‘Mother Teresa’, ‘Indira Gandhi’, ‘Shah Rukh Khan’ — all expunged by Lok Sabha

These are also names which parliament chose to either expunge or not record in its proceedings when they were uttered on the floor of the Lok Sabha in the last one year.

Written by Raghvendra Rao | New Delhi | Updated: June 8, 2015 12:14:29 pm
Parliament officials acknowledged that a review was in order since the meaning of many words and expressions had changed with time. Parliament officials acknowledged that a review was in order since the meaning of many words and expressions had changed with time.

What do Mother Teresa, Indira Gandhi, Shah Rukh Khan and Hitler have in common? All are famous names, no doubt, but curiously enough these are also names which the parliament chose to either expunge or not record in its proceedings for a variety of reasons when they were uttered on the floor of the Lok Sabha in the last one year.

In the 16th Lok Sabha, as many as 206 words and expressions have been expunged or not recorded for either being “derogatory”, “allegatory”, “unparliamentary”, “not in good taste” or a “reference to a stranger”.

The list is interesting. While Hitler, used by RJD MP Rajesh Ranjan, was expunged for being “derogatory”, Congress MP Jyotiraditya Scindia’s reference to Mother Teresa and National People’s Party MP P A Sangma’s mention of Shah Rukh Khan were found to be “reference to a stranger” and not recorded in the House proceedings.

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Similarly, SAD MP Prem Singh Chandumajra’s reference to Indira Gandhi was considered “allegatory remarks against a former Prime Minister” and hence expunged.

It’s not just names. There are many words and expressions which the Lok Sabha decided to expunge from its proceedings because it considered them unparliamentary.

Some of these are: “najayaz aulad”, “dhokha” and “dhokhebaaz pradhan mantri” used by Parliamentary Affairs Minister Venkaiah Naidu; “nange” and “dalaal” by Rajesh Ranjan; “jhooth aur fareb dekhein” by Food Processing Minister Harsimrat Kaur Badal, “jhootha” by Congress leader Mallikarjun Kharge, “chor” by Congress vice president Rahul Gandhi; “tai tai phiss”, “jokeron” and “chamchon” by CPM’s Mohammad Salim; “jhooth” by BJP MP Satyapal Singh, “loot ki chhoot” by BJP’s Yogi Adityanath, “hera pheri” by BJP’s Ramesh Bidhuri, “illiterate” by BJD’s Pinaki Misra; “gali-sadi” by BJP’s Rattan Lal Kataria; “besharam” by both MoS, Parliamentary Affairs, Rajiv Pratap Rudy and Mohammad Salim.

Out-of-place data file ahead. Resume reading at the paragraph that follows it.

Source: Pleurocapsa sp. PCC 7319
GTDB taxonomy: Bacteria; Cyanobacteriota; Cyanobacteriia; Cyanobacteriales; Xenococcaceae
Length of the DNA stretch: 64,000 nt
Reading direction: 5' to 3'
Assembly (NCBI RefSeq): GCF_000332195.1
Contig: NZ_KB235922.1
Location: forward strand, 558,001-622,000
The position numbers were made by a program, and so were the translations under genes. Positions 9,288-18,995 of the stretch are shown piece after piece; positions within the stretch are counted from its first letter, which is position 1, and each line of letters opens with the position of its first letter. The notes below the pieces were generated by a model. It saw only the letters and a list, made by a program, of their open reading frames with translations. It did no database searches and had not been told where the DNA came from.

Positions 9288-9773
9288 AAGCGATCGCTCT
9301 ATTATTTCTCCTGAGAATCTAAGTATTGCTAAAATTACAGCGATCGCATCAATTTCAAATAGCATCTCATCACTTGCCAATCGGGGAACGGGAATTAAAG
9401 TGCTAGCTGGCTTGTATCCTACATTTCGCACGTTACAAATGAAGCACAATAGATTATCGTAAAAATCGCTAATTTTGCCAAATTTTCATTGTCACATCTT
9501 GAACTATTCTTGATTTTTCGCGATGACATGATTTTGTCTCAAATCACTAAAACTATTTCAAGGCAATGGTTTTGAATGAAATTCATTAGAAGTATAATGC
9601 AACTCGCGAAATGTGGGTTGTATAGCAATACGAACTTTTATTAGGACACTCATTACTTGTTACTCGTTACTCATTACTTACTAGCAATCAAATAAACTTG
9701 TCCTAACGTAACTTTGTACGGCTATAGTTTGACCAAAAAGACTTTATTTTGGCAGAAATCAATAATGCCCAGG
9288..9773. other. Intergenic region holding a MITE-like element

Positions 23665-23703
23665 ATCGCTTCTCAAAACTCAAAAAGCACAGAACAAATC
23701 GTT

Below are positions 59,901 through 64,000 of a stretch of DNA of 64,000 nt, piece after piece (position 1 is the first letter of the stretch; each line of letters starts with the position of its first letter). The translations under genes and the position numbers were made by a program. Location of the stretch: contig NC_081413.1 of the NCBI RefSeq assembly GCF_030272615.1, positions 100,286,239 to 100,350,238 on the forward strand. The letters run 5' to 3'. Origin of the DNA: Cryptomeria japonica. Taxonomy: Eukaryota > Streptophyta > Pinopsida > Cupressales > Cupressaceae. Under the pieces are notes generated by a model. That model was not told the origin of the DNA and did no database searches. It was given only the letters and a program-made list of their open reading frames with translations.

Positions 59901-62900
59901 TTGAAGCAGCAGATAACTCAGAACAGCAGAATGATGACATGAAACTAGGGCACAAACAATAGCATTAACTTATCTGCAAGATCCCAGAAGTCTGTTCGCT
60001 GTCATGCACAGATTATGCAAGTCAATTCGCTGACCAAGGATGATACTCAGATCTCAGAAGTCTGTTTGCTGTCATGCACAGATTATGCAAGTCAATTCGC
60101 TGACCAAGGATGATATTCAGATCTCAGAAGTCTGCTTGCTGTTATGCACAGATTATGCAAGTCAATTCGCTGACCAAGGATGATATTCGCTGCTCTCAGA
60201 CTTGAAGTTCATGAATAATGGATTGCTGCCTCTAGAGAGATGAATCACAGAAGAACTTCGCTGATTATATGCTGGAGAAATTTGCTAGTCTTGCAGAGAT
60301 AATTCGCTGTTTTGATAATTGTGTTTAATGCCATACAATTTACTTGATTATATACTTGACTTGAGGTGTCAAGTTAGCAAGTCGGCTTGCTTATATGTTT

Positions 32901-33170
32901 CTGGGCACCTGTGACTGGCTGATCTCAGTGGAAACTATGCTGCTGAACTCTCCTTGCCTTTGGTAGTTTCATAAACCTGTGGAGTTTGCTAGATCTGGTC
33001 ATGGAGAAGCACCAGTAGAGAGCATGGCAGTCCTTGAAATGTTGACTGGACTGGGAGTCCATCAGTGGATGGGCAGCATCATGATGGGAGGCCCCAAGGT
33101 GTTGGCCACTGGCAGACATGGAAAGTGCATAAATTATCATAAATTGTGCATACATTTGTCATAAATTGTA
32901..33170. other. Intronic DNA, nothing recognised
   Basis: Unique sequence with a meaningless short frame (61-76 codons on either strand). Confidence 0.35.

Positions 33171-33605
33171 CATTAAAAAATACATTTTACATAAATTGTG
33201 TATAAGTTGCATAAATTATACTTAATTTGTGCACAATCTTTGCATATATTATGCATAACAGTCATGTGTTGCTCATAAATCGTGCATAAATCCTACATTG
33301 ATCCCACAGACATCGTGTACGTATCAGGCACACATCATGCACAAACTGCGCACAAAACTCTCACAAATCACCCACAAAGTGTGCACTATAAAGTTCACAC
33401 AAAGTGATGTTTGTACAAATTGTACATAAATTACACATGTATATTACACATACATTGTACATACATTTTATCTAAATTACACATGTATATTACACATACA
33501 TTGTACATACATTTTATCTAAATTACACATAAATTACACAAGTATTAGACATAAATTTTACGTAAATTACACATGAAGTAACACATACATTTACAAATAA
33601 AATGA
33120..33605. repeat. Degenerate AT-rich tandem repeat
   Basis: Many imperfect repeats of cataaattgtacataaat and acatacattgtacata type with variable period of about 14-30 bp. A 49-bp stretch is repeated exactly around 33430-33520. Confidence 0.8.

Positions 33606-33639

While many of the expunged words already find mention in the book of unparliamentary expressions, some new ones have been added to the list since the new Lok Sabha was constituted last year.

Among these are: “koyla chor”, used by BJP MP Rattan Lal Kataria; “loktantra ka gala ghontna padega” and “khamosh raho, aapka munh band kiya jayega” by Mohammad Salim; and “main chor nahin hoon, daaku nahin hoon” by BJP MP Bishnu Pada Ray.

Many of the words were expunged for not being in “good taste”. Like Trinamool Congress MP Saugata Roy’s “can I not call a thief a thief” remark; the word “jija” used by BJP’s Dileep Singh Bhuria; BJP MP Anurag Thakur’s “ulta chor kotwal ko daante” and “chor chor mausere bhai” comments; Bidhuri’s “kaale angrez aa gaye they Congress ke roop mein” jibe; CPI member C N Jayadevan’s remarks that “it is like cats doing their sexual intercourse” and “that cats are angry but they are doing sexual intercourse”; and Mallikarjun Kharge’s “kal ko mera gala ghont diya toh poora hi khatm ho jaunga” remark.

Congress MP Ravneet Singh Bittu’s use of the word “RSS” was expunged for being an “insinuatory remarks against an organisation”. Use of the word “Saamana” by Congress MP Rajiv Satav and BJP’s Ramesh Bidhuri was not recorded since it was a “reference to a newspaper”. Trinamool Congress MP Kalyan Banerjee’s “bhaag Mamata bhaag” was not recorded since it was a remark “against a Chief Minister”.

The Chair also expunged remarks that were a “reflection on the Chair”. These included Saugata Roy’s “please do not behave like a headmistress” and BJP’s Virendra Singh’s remark, “Jab aap wahan hote hain toh aapki tasveer doosri hoti hai. Aap baat karen nahin dete hain”.

Lok Sabha Speaker Sumitra Mahajan had recently directed Lok Sabha Secretary General to take a re-look at entries that have made it to the book of unparliamentary expressions over the last many decades. Parliament officials acknowledged that a review was in order since the meaning of many words and expressions had changed with time.

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